And of course, \(P(\overline G)=1-P(G)\).

Let's build some intuition about Bayes' rule. First, the larger P(A) is, the smaller P(G|A). That's because it means there are more situations where A occurs, but not AcapG.

### 2.2 Chain Rule

Using the basic rule of conditional probability, we have \(P(A\cap B)=P(A|B)P(B)\). Makes sense: all cases where A and B occur are covered by A|B, but we need to make it symmetrical.

We can generalize:

\begin{align*} P(A\cap B\cap C)&=P(A|B\cap C)P(B\cap C) \\ &=P(A|B\cap C)P(B|C)P(C) \end{align*}\[P(G_1\cap\cdots\cap G_n)=P(G_1|G_2\cap\cdots\cap G_n)P(G_2|G_3\cap\cdots\cap G_n)\cdots P(G_n)\]

### 2.3 Shortcuts for Bayes' rule (Bayes' factor)

Often, we think about Bayes' rule with regard to tests, for example in a medical context, where we are given false negative and false positive rates for the test. However, these rates help you figure things out about the test result given full information about the person – while in fact we'd like to know about the person given the test result! We'd like some shortcuts to invert the dependency in this case.

In addition to false negative/positive rate, we have sensitivity and (not a standard name) negative sensitivity, which are equal to 1-FNR and 1-FPR respectively. Just from that definition you can determine that sensitivity is the chance of the test returning positive given that the person is positive, and the negative sensitivity is the chance that the test will return negative given that the person is negative. I.e., it's more of an accuracy than a false rate.

A "prior" is the same events, but with the implication in the wrong order. So for testing, it's "given that the person is positive, here's how likely the test is to be positive", for example. Then using Bayes we'd be trying to find "given that the test is positive, how likely is it that the person is positive?"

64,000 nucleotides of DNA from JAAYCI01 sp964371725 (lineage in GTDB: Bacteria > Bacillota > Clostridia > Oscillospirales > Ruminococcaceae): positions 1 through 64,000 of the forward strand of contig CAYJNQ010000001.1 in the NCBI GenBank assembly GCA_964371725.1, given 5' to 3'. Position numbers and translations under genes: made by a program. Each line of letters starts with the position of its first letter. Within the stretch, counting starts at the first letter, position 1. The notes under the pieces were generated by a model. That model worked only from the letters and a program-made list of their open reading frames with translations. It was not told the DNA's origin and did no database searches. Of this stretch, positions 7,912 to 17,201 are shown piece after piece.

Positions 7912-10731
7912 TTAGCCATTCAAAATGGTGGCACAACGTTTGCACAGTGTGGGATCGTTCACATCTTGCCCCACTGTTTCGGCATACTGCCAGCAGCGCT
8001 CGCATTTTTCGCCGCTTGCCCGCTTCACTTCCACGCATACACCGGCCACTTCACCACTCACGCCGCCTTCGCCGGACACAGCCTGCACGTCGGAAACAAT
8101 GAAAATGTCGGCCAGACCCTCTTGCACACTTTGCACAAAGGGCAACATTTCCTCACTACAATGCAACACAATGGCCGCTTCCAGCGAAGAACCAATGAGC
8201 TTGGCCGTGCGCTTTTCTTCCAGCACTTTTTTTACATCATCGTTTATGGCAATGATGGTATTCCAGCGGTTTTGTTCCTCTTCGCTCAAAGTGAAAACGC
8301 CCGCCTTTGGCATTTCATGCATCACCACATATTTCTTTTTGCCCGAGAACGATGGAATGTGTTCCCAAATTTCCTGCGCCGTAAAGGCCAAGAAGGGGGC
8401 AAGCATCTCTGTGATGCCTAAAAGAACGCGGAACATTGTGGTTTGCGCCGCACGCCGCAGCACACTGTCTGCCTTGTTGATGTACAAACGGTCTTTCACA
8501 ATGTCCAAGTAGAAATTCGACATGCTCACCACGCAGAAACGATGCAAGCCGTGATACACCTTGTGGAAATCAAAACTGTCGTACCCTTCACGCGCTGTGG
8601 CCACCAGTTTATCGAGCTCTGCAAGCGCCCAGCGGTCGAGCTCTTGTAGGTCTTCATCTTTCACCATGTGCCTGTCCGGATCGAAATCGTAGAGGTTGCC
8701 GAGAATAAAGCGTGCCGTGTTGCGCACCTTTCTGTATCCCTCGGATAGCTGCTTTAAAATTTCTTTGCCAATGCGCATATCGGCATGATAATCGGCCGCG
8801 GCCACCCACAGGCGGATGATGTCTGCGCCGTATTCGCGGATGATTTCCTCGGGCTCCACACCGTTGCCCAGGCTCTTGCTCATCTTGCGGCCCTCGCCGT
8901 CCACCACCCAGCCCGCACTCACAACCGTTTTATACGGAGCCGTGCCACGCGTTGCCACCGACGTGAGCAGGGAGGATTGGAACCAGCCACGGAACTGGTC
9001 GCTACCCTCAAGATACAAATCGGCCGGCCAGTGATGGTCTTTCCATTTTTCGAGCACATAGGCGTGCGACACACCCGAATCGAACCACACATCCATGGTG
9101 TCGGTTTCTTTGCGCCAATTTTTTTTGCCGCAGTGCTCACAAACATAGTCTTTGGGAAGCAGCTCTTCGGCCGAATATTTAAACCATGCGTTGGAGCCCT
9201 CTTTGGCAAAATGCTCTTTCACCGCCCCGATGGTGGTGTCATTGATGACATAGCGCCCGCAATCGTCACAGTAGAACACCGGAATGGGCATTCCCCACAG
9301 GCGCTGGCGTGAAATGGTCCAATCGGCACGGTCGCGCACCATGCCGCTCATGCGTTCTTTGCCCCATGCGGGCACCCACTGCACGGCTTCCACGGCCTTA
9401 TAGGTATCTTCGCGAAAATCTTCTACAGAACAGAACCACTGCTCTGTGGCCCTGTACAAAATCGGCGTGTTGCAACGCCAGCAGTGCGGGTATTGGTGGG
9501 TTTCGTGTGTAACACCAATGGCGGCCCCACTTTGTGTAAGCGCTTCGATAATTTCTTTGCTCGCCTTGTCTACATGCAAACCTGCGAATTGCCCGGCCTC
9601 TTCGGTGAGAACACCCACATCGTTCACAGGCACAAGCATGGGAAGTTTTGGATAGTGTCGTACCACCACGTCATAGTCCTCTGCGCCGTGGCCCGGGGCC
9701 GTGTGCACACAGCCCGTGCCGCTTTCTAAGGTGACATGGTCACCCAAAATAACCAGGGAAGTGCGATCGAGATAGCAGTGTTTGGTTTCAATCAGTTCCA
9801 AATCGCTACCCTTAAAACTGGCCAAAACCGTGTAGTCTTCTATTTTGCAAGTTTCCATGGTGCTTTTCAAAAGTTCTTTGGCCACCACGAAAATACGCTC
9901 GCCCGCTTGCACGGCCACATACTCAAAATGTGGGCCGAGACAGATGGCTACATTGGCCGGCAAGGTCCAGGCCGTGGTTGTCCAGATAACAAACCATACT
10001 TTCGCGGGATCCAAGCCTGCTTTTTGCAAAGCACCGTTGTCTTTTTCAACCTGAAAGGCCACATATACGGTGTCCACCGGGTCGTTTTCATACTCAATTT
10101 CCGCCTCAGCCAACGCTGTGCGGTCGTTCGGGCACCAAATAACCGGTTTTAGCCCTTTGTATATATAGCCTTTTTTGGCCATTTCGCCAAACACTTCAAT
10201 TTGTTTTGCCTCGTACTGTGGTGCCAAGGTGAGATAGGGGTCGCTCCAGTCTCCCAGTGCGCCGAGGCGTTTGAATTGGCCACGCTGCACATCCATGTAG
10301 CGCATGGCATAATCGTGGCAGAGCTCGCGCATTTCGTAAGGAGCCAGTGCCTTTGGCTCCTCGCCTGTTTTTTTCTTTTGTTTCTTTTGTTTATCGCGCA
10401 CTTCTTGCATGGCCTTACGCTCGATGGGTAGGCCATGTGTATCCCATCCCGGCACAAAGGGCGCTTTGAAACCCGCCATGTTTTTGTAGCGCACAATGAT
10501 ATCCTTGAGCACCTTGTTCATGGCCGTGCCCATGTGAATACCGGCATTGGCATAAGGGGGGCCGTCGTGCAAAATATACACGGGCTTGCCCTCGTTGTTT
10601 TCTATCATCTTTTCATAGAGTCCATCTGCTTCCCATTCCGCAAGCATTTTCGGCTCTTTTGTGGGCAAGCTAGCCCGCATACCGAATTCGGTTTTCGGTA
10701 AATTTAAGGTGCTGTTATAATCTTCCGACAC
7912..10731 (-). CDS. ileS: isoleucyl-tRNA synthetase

If the prior is positive test given positive person, then to invert it we would multiply by
P(actually_{positive})/P(test_{positive}), but in the real world we don't know P(actually_{positive}).
A workaround TODO

### 2.4 Response Bias

Wikipedia describes response bias as a bias due to some people just straight up answering survey questions wrong. That's true, but it's not immediately obvious what kind of large effects this has.

Suppose you ask 10,000 people whether they are a human or a cat, then ask them which college they went to. You'll probably find a few cats who went to MIT!

This is related to Bayes' theorem because you'll replicate the results if you take the prior, in the example above, to be "the probability that you report being a cat, given that you wrote you went to college" as nonzero, because, even if I do not believe a cat has ever gone to college, I do believe that some people who went to college would write down that they're a cat.

## 3 Expectation and Variance

### 3.1 Expectation

The expectation of a discrete random variable is the weighted average of all the values the random variable can take, weighted by the probability of that outcome. More formally:

\[\mathbb E[X]=\sum_i[\mathbb P(X=X_i)X_i]\]

If a random variable is the sum of other random variables, then the expectation of the sum is the sum of the expectations. This is pretty intuitive for things like the sum of two dice rolls, but less so when the events are dependent on each other.

\begin{align*} \mathbb E[X+Y]&=\sum_{i,j}\Big[\mathbb P(X=X_i,Y=Y_j)X_iY_j\Big] \\ &=\sum_{i,j}\Big[\mathbb P(X=X_i,Y=Y_j)X_i\Big]+\sum_{i,j}\Big[\mathbb P(X=X_i,Y=Y_j)Y_j\Big] \\ &= \sum_i\Big[\mathbb P(X=X_i)X_i\Big]+\sum_j\Big[\mathbb P(Y=Y_j)Y_j\Big] & \text{(total probability)} \\ &=\mathbb E[X]+\mathbb E[Y] \end{align*}The way dependent variables usually manifest themselves when calculating \(\mathbb E[X]+\mathbb E[Y]\) is that in the calculation of \(\mathbb{E}[Y]\), you have to use the law of total probability across different cases of X.

### 3.2 Law of Total Expectation

\(\mathbb E[X]=\sum_{A_i \mathrm{ partition}} \mathbb E[X|A_i]P(A_i)\)

The proof is straightforward and follows from the law of total probability:

\begin{align*} \sum_{i} \mathbb E[X|A_i]P(A_i) &= \sum_{i}\sum_{x\in\Omega_X}\left[x\cdot P(X=x|A_i)\right]P(A_i) \\ &= \sum_{x\in\Omega_X}\sum_i\left[x\cdot P(X=x|A_i)P(A_i)\right] \\ &= \sum_{x\in\Omega_X} x\cdot P(X=x) & \text{(Law of Total Probability)} \\ &= \mathbb E[X] & \text{(definition)} \end{align*}### 3.3 Variance

\[\mathrm{Var}(X)=\sum_i\Big[\mathbb P(X=X_i)(X_i-\mathbb E[X])^2\Big]\]

If we let \(Y\) be the random variable \((X-\mathbb{E}[X])^2\), then that expression is equal to \(\mathbb{E}[Y]=\mathbb{E}[(X-\mathbb{E}[X])^2]\). We can go deeper!